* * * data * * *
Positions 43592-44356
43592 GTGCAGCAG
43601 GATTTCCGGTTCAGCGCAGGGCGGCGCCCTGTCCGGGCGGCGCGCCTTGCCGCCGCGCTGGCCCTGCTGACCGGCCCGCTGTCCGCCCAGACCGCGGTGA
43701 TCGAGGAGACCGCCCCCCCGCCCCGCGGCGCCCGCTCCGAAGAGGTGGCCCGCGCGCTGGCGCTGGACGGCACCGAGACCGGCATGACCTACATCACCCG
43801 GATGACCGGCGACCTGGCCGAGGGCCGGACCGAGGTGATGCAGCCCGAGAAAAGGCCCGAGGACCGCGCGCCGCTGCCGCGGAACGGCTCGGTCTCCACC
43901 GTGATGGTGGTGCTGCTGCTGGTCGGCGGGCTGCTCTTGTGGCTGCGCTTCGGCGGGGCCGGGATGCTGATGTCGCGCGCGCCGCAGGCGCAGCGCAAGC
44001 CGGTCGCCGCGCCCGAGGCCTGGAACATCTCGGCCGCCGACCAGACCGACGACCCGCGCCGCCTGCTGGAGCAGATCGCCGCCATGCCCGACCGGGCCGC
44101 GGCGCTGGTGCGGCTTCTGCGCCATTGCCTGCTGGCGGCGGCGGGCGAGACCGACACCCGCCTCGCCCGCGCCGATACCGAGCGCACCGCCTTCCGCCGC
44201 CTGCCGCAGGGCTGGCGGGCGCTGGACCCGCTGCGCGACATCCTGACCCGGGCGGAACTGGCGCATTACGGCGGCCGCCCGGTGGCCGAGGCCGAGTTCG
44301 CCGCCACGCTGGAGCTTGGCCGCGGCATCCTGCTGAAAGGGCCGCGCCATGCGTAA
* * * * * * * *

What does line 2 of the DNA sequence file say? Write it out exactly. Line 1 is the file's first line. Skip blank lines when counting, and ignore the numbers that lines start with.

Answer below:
43592 GTGCAGCAG